The French materialists were a group of French 18th-century philosophers during the Enlightenment. According to Wikipedia, “French materialism is the name given to a handful of French 18th-century philosophers during the Age of Enlightenment, many of them clustered around the salon of Baron d’Holbach. Although there are important differences between them, all of them were materialists who believed that the world was made up of a single substance, matter, the motions and properties of which could be used to explain all phenomena.”

Adam Smith and the “invisible hand”. Adam Smith was a key figure in the Scottish Enlightenment. He was a Scottish philosopher and economist. He was also a pioneer in the thinking of political economy. His metaphor the “invisible hand” referrers to the “unseen forces that move the free market economy”, according to Investopedia. This metaphor first appeared in Adam Smith’s The Wealth of Nations.

The War of the Austrian Succession, according to Britannica, was a “group of related wars that took place after the death (1740) of Emperor Charles VI. At issue was the right of Charles’s daughter Maria Theresa to inherit the Habsburg lands. The war began when Frederick II of Prussia invaded Silesia in 1740.” According to Wikipedia, “The War of the Austrian Succession was a European conflict that took place between 1740 and 1748. Fought primarily in Central Europe, the Austrian Netherlands, Italy, the Atlantic and Mediterranean, related conflicts included King George’s War in North America, the the War of Jenkin’s Ear, the First Carnatic War and the First and Second Silesian Wars.”

The main ideas we associate with the Enlightenment. It was believed that during the Enlightenment, human reasoning could be used to discover truths about the world, religion, and politics and could be used to make the lives of people better. Another important idea was skepticism about received wisdom. Everything had to be tested and proven correct. Other Enlightenment ideas were religious tolerance and the idea that people should be free from coercion in their personal lives and consciences.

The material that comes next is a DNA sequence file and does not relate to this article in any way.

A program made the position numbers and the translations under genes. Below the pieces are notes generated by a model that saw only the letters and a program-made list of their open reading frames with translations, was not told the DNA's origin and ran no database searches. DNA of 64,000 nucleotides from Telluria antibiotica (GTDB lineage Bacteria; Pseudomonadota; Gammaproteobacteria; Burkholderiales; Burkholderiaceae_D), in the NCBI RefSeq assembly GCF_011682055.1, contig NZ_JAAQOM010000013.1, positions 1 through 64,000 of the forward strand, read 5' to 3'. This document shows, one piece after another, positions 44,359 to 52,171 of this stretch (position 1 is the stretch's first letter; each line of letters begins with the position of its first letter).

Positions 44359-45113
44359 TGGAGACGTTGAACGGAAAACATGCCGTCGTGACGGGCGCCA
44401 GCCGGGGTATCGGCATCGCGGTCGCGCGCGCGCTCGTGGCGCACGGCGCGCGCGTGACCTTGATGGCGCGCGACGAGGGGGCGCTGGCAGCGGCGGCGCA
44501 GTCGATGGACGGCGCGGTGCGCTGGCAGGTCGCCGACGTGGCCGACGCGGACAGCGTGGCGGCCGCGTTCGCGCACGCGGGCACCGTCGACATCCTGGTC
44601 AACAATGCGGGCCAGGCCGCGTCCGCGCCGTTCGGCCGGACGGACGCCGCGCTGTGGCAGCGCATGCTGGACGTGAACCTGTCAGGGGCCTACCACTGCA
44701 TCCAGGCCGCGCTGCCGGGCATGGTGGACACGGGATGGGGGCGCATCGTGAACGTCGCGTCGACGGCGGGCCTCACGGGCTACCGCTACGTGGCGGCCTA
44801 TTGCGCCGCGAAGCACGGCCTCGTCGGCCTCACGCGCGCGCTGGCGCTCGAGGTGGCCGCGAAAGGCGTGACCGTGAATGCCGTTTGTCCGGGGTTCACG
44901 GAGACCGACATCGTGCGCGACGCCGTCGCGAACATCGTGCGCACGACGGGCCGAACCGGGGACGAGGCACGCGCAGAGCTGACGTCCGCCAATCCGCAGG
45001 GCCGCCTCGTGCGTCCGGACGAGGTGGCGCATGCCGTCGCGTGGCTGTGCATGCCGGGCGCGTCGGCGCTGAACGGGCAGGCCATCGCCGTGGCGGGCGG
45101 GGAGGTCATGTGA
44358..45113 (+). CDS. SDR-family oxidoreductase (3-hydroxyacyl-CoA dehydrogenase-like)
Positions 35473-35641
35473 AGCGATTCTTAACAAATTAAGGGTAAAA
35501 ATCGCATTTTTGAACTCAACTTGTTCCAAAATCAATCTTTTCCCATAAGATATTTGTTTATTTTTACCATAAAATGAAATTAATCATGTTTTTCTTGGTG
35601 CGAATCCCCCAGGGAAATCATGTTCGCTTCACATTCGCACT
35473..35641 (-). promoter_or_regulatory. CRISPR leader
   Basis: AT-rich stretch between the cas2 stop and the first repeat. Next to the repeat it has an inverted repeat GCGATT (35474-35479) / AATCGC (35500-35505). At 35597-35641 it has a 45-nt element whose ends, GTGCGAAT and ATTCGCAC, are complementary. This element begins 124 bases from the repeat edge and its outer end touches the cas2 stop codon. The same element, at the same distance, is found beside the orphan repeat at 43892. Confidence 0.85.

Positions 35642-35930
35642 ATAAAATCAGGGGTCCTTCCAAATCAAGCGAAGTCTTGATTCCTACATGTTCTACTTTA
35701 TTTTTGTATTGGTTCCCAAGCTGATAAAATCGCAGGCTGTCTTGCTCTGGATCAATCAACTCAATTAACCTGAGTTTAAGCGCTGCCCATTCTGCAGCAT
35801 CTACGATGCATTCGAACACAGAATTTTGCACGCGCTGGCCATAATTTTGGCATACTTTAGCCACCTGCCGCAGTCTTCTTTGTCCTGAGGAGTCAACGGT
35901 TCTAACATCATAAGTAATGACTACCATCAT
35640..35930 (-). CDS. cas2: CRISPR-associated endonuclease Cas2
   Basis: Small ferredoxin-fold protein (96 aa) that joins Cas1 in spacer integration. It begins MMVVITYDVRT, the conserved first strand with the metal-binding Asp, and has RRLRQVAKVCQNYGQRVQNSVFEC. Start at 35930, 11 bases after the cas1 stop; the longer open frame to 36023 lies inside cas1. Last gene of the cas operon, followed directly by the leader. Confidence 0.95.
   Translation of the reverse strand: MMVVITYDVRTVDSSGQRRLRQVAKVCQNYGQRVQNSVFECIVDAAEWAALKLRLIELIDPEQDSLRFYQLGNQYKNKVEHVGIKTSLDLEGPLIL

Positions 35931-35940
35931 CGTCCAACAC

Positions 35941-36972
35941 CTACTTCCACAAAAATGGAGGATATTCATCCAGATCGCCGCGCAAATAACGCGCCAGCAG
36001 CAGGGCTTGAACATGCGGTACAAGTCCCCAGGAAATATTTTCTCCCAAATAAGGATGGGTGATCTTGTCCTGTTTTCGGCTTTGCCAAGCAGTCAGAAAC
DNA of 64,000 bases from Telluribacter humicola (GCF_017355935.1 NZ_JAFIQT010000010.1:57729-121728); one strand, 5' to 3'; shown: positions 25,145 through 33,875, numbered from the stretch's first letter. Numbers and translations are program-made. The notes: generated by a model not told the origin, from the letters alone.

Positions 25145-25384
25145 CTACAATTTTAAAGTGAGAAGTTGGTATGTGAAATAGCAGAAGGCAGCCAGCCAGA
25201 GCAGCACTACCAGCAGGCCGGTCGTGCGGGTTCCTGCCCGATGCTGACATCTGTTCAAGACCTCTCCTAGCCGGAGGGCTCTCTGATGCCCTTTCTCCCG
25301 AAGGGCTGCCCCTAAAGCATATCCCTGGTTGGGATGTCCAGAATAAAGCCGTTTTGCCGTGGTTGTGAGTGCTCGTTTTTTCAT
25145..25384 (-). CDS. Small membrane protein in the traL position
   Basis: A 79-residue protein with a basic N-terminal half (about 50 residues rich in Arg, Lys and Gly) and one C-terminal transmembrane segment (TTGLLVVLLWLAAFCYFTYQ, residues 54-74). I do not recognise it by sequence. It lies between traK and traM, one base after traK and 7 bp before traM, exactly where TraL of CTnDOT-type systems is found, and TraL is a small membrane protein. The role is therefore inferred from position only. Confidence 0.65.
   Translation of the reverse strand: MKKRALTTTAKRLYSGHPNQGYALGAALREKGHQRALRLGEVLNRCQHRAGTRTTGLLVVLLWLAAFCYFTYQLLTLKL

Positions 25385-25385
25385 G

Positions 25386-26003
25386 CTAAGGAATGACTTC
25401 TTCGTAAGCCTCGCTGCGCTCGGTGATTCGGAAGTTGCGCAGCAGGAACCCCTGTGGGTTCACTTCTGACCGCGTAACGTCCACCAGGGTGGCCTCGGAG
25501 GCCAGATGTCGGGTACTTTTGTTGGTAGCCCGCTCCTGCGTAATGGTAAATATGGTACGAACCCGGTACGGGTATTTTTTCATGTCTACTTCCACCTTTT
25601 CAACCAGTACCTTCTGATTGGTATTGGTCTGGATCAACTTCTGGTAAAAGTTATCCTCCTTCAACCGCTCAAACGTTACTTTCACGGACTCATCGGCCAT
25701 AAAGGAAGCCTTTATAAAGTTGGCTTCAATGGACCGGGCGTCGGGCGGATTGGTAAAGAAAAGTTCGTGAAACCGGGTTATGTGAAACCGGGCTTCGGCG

Leonhard Euler was a Swiss physicist, astronomer, logician, engineer, geographer, and mathematician. According to Wikipedia, he also “founded the studies of graph theory and topology and made pioneering and influential discoveries in many other branches of mathematics such as analytic number theory, complex analysis, and infinitesimal calculus.” He was alive from 1707 to 1783, so he was alive during the Scientific Revolution. According to csmonitor.com, “Euler was the first to introduce the notation for a function f(x). He also popularized the use of the Greek letter π to denote the ratio of a circle’s circumference to its diameter. Euler also made contributions in the fields of number theory, graph theory, logic, and applied mathematics.” Also, he was extremely good at math. He could do calculations in his head that does not seem possible to some people.

The Ptolemaic-Aristotelian view of the universe. According to Vassar College, “In this cosmology, the earth does not revolve around anything else or rotate around its own axis. It is surrounded by ten concentric spheres made of a perfectly transparent substance known as “quintessence.” These spheres revolve around the earth, carrying the other celestial bodies.” So, this is not what we associate with the universe today. In today’s world, we associate our universe (galaxy) as the sun in the center with eight planets and their moons revolving on their axis’s around the sun.